b. Sort the data set from least to greatest. __-14.8, -14.8, -7.8, -6.6, -4.5, 0.2, 5.8, 5.8______

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c. What is the value of the first data point?

x1 = __-14.8______

d. What is the value of the fifth data point?

x5 = ___-4.5______

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e. Find the mean.

____-4.5875______

f. Find the median.

M = ____-5.55______

g. Find the mode.

mode = ____-5.8, -14.8_____

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2. The frequency table to the shows the scores of quiz consisting of three questions worth 10 points each.

a. What is the size of the data set? n = __40____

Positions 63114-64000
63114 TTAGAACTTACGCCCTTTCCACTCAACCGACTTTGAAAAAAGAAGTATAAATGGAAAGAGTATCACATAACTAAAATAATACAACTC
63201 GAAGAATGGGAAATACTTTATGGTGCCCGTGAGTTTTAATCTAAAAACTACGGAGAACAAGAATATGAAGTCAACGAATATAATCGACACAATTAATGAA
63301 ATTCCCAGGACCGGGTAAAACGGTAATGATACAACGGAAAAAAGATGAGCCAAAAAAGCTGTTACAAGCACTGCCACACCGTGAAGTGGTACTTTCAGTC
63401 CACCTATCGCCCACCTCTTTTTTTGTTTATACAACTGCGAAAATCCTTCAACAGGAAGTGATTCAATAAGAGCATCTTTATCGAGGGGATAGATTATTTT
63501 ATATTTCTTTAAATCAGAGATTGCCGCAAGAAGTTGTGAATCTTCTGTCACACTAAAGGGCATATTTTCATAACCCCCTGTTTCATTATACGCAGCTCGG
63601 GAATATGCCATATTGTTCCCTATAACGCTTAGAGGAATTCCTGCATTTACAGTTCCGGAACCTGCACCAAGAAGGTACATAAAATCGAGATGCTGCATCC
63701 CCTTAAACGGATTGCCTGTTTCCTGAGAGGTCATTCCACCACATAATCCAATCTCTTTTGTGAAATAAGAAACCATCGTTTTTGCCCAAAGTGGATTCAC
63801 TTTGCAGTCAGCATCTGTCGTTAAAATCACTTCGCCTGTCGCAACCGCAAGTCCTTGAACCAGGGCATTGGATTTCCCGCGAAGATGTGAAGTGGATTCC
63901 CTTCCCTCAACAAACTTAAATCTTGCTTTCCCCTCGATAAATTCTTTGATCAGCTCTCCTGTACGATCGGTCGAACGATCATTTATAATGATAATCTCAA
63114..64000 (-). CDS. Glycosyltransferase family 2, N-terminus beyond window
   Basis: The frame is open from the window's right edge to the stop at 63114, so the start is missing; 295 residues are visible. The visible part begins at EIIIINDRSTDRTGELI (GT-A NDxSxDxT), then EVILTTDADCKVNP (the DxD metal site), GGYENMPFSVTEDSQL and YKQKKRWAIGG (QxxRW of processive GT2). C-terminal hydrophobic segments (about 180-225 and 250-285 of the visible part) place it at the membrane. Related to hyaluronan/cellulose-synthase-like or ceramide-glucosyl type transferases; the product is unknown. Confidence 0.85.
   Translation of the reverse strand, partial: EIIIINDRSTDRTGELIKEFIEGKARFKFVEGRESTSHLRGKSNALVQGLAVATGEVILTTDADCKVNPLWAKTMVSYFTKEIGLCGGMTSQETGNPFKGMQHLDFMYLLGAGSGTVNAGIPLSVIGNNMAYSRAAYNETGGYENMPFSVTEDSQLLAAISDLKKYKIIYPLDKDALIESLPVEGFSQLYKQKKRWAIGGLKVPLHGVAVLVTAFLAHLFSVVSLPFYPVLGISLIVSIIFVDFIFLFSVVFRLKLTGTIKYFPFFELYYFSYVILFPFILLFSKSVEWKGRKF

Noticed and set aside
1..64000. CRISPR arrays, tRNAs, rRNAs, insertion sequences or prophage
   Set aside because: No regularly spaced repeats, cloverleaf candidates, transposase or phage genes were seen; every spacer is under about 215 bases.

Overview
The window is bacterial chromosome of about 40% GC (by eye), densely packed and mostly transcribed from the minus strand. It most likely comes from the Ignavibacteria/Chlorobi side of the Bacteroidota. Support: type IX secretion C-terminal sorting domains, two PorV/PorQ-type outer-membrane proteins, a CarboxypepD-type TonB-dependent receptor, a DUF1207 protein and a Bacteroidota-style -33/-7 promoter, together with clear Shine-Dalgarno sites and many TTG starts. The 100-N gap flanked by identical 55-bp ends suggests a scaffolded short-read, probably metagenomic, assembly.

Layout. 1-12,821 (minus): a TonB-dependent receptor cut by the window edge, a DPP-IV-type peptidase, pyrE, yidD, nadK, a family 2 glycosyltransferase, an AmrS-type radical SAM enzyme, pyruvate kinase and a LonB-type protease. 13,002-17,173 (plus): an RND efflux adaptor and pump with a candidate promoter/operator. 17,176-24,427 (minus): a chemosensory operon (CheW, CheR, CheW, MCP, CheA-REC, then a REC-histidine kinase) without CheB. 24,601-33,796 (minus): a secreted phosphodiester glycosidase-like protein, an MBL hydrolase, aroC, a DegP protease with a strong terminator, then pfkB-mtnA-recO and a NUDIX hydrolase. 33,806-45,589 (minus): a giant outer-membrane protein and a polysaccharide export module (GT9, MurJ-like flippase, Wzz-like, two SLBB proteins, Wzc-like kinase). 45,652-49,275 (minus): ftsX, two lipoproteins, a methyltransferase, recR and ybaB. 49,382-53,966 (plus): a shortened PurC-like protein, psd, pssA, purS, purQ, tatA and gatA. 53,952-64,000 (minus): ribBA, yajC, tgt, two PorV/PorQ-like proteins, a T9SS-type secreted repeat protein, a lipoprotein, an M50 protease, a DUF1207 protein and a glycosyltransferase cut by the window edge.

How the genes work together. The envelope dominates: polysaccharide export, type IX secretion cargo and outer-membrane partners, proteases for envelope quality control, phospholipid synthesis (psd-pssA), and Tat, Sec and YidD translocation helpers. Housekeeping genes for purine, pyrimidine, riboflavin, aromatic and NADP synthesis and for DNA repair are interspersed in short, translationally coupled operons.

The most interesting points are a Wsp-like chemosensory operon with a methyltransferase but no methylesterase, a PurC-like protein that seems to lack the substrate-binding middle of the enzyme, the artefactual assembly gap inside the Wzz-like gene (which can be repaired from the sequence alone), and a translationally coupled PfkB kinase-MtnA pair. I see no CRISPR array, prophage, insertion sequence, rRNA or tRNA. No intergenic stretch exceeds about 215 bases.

b. Find the mean, median and mode of the data set.

__15.5____ M = ___15____ mode = ___10__

PERCENTILE: the pth percentile of a data set is a data value such that p% of the data is at or below that value and the rest of data is at or above it.

FINDING PERCENTILE: There are three steps to finding the pth percentile.

Step 1. SORT the data xi in order from the least value to the greatest value.

Step 2. Find the locator i for the pth percentile. (Location based on total number of values)

Step 3. Find the pth percentile. The percentile depends on whether or not the locator i is a whole number.

Ø If i is a whole number, then the pth percentile is the average of the ith data value, Xi, and the data value after it (i+1st data value), Xi+1: